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The effect of surgery and remodelling on spinal canal measurements after thoracolumbar burst fractures.

Journal article
Authors Per Wessberg
Youxing Wang
Lars Irstam
Anders Nordwall
Published in European spine journal : official publication of the European Spine Society, the European Spinal Deformity Society, and the European Section of the Cervical Spine Research Society
Volume 10
Issue 1
Pages 55-63
ISSN 0940-6719
Publication year 2001
Published at Institute of Surgical Sciences, Department of Orthopaedics
Institute of Selected Clinical Sciences, Department of Radiology
Pages 55-63
Language en
Links www.ncbi.nlm.nih.gov/entrez/query.f...
Keywords Follow-Up Studies, Humans, Internal Fixators, Lumbar Vertebrae, injuries, Spinal Canal, diagnostic imaging, pathology, Spinal Fractures, complications, surgery, Spinal Stenosis, diagnostic imaging, etiology, pathology, Thoracic Vertebrae, injuries, Time Factors, Tomography, X-Ray Computed
Subject categories Neurosurgery, Orthopaedics, Orthopedics, Radiology

Abstract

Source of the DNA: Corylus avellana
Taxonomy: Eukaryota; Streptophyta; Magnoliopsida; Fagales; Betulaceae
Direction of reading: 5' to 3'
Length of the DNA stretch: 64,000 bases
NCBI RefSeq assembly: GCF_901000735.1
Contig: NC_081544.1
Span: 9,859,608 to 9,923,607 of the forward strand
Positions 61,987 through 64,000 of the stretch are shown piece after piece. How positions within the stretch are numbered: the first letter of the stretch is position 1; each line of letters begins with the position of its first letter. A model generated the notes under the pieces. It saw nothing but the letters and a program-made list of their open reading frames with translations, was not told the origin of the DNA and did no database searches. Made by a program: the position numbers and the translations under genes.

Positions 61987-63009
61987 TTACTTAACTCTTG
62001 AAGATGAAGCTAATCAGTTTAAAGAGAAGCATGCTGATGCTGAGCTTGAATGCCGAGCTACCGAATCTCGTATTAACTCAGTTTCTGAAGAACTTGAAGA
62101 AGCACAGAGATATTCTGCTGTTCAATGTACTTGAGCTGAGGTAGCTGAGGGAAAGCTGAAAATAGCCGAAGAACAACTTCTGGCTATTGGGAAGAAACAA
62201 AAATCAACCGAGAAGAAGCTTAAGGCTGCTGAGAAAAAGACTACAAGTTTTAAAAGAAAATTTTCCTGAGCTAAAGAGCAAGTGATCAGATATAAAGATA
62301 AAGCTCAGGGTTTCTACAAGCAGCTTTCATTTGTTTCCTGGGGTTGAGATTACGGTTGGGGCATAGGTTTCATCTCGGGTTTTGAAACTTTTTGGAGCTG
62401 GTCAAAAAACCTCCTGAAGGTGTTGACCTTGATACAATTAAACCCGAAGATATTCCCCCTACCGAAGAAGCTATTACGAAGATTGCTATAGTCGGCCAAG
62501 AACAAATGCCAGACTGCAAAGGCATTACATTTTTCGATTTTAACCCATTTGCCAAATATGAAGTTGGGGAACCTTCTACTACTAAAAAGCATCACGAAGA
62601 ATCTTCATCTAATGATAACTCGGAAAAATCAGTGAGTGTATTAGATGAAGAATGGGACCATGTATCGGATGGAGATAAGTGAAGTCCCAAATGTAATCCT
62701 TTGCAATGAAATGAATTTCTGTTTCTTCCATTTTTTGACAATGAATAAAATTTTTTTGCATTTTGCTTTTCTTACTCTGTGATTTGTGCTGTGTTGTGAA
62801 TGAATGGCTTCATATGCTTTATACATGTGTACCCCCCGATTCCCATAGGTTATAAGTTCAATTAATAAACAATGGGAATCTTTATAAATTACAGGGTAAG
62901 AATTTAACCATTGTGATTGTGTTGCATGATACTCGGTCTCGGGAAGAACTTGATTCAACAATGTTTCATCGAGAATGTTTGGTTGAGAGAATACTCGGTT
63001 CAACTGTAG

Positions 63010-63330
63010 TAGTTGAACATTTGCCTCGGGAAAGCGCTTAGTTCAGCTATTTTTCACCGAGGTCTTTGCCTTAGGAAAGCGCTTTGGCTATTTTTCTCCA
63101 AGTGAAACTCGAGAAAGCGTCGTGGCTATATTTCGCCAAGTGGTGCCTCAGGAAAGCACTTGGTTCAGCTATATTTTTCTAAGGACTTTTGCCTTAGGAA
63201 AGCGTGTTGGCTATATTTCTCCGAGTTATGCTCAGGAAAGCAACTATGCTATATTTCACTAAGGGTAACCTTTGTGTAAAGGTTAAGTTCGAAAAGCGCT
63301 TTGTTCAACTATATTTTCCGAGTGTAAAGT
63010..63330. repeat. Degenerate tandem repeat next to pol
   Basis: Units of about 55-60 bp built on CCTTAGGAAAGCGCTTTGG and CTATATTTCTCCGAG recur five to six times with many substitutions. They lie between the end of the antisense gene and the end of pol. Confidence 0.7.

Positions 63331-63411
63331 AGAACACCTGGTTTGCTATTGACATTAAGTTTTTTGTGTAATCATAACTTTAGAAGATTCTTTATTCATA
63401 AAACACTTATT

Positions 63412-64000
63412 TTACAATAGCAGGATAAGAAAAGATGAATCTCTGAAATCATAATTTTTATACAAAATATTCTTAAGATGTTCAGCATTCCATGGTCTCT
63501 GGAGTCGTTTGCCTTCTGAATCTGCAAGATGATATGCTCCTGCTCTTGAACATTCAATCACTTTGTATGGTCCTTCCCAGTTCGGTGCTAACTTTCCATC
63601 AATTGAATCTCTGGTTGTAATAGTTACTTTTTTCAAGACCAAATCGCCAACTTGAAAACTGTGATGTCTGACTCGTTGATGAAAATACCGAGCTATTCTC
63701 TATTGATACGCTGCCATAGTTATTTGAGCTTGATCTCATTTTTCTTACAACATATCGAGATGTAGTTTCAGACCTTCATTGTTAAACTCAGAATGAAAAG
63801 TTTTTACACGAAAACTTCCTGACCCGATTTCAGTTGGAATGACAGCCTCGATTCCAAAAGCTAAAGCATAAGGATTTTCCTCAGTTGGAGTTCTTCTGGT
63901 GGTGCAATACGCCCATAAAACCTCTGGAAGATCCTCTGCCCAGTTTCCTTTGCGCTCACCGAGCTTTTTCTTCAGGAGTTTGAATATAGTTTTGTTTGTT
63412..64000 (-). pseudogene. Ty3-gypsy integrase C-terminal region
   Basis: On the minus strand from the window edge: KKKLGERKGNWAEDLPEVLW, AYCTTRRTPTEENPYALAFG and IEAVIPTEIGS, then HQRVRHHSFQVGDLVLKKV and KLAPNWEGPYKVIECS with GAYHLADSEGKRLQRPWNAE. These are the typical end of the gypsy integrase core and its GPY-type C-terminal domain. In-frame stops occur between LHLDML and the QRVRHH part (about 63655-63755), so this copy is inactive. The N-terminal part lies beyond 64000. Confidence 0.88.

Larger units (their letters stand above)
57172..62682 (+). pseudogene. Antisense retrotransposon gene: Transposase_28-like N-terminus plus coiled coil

Bone fragments in the spinal canal after thoracolumbar spine injuries causing spinal canal narrowing is a frequent phenomenon. Efforts to remove such fragments are often considered. The purpose of the present study was to evaluate the effects of surgery on spinal canal dimensions, as well as the subsequent effect of natural remodelling, previously described by other authors. A base material of 157 patients operated consecutively for unstable thoracolumbar spine fractures at Sahlgrenska University Hospital in Gothenburg during the years 1980-1988 were evaluated, with a minimum of 5-years follow-up. Of these, 115 had suffered burst fractures. Usually the Harrington distraction rod system was employed. Patients underwent computed tomography (CT) preoperatively, postoperatively and at follow-up. From digitized CT scans, cross-sectional area (CSA) and mid-sagittal diameter (MSD) of the spinal canal at the level of injury were determined. The results showed that the preoperative CSA of the spinal canal was reduced to 1.4 cm2 or 49% of normal, after injury. Postoperatively it was widened to 2.0 cm2 or 72% of normal. At the time of follow-up, the CSA had improved further, to 2.6 cm2 or 87%. The extent of widening by surgery depended on the extent of initial narrowing, but not on fragment removal. Remodelling was dependent on the amount of bone left after surgery. The study shows that canal enlargement during surgery is caused by indirect effects when the spine is distracted and put into lordosis. Remodelling will occur if there is residual narrowing. Acute intervention into the spinal canal, as well as subsequent surgery because of residual bone, should be avoided.

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